Howard County Community Corrections may look to user fees assessed to in-home detention participants to generate more revenue amid growing budget concerns.
Most of community corrections funding comes from in-home detention fees, between $440,000 and $460,000 per year, while the remainder of its funding comes from the Department of Corrections, which provides $225,000 annually. The department does not receive any funding from Howard County.
The cost of operating the in-home detention program, which currently has 160 participants, has gone up in recent years. Community corrections began leasing ankle monitoring bracelets after the previous monitoring equipment, which it owned, stopped working about six years ago.
Leasing the bracelets costs $3.50 per day, per person, Howard County Director of Adult Community Corrections Ray Tetrault said.
“The main funding issue is having to lease the equipment,” he said. “It’s just an added expense that we never used to have.”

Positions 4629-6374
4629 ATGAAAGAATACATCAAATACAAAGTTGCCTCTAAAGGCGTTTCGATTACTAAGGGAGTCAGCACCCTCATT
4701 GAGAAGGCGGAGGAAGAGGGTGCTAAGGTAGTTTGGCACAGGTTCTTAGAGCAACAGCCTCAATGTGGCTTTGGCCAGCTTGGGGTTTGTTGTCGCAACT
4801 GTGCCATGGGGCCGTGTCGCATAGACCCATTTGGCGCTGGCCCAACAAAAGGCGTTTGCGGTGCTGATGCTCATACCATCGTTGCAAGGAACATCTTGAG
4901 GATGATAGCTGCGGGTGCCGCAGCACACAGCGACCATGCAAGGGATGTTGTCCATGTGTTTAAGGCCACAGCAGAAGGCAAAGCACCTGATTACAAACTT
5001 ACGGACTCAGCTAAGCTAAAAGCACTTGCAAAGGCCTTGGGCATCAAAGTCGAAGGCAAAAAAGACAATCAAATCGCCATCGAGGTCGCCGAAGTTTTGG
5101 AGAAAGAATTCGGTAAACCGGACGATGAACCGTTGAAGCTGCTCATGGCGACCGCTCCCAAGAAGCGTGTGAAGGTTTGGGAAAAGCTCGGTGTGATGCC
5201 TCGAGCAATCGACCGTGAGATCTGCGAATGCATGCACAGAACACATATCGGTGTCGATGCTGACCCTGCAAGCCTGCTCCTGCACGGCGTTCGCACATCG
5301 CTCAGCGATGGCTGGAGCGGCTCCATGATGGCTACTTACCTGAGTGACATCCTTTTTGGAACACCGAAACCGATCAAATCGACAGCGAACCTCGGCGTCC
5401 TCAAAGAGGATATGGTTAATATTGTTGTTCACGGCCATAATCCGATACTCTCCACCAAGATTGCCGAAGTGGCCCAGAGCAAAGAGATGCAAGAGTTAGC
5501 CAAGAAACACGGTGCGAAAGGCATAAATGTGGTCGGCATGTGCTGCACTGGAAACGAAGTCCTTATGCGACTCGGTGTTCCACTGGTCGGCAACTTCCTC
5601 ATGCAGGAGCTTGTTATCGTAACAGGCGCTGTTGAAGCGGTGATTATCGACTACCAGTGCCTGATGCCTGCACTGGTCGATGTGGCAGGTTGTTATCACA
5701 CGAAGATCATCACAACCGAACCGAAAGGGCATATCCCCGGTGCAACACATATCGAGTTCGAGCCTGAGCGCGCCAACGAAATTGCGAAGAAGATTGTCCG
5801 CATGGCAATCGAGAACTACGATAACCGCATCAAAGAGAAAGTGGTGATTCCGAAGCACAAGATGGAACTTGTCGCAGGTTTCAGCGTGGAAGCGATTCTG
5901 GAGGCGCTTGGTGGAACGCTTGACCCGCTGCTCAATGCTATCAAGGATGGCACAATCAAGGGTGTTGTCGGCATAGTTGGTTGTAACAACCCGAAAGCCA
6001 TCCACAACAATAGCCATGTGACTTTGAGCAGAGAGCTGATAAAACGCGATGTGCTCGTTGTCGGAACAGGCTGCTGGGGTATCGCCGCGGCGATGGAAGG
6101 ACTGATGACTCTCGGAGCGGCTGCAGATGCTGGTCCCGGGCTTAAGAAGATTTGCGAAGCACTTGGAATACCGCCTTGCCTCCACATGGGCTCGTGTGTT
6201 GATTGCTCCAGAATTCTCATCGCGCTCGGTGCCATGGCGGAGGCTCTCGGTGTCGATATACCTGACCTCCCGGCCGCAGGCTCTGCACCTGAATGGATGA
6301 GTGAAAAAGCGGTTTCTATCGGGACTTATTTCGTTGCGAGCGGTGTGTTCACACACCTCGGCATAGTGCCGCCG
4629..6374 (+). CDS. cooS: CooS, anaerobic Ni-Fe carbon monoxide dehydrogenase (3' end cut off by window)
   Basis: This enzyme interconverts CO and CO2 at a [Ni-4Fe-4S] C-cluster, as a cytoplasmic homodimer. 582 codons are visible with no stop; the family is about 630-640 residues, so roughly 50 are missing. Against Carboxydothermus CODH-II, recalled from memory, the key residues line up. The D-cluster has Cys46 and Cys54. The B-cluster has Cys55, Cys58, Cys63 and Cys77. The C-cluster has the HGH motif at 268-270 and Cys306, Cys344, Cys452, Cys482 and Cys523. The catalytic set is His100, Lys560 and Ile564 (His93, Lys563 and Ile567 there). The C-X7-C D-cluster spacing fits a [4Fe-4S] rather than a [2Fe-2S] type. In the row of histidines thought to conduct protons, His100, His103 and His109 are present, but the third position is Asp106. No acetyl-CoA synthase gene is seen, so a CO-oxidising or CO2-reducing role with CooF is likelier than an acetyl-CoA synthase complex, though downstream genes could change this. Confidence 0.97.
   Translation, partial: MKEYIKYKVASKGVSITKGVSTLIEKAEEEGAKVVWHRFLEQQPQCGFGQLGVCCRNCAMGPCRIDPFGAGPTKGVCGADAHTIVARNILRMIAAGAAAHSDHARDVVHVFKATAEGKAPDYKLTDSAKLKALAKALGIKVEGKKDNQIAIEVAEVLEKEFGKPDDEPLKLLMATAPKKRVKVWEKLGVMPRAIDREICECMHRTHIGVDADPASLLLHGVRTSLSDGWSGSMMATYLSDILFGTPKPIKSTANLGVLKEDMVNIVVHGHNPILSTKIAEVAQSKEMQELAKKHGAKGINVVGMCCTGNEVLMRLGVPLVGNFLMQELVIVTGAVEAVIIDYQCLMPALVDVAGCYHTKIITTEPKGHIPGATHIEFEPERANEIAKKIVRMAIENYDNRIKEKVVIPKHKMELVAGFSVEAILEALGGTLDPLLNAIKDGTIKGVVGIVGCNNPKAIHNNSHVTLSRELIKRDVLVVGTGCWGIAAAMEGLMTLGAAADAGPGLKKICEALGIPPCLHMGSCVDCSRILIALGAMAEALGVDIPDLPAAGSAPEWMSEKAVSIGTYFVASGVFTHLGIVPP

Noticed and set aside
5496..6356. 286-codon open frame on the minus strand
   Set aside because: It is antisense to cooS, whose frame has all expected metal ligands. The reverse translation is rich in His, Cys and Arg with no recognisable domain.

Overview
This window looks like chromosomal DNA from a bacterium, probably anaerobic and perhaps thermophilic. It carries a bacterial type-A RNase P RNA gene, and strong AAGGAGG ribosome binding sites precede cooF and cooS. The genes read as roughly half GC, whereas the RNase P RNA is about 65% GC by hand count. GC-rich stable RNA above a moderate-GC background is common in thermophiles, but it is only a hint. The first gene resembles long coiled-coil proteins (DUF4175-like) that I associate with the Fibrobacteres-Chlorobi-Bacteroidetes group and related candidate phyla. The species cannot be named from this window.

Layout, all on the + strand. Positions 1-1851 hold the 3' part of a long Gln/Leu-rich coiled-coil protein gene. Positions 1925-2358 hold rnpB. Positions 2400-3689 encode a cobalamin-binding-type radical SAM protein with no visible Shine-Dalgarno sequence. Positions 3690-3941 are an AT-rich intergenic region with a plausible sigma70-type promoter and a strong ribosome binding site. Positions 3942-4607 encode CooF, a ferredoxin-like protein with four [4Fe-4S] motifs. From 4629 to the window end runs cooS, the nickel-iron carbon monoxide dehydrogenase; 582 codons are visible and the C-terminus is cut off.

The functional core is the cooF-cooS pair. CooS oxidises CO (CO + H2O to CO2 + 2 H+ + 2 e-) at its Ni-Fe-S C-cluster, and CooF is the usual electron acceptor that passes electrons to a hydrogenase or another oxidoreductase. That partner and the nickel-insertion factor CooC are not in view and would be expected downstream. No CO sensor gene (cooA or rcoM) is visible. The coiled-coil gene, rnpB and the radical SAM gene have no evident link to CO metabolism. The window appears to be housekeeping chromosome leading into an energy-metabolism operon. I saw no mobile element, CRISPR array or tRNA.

In-home detention participants are required to pay a daily fee of at least $9 as part of their sentencing. That fee has not been increased in at least four years, Tetrault noted.
Tetrault said with ankle monitoring bracelets costing between $170,000 and $190,000 per year to lease, something must be done to keep community corrections afloat. He estimated the department is losing $65,000 per year under its current user fee structure.
“In a way I’m feeling beat up because it was already on a downward trend financially,” Tetrault said. “If we have a meeting in December  and nothing has changed, we are going to be in a position of doing emergency things like having no field officers, which doesn’t make a lot of sense.”
Members of the community corrections advisory board assured Tetrault the funding issue will be addressed. Howard County Superior Court 3 Judge Doug Tate and Superior Court 1 Judge William Menges both said they would not be opposed to increased user fees, but said other options like budget cuts must be considered.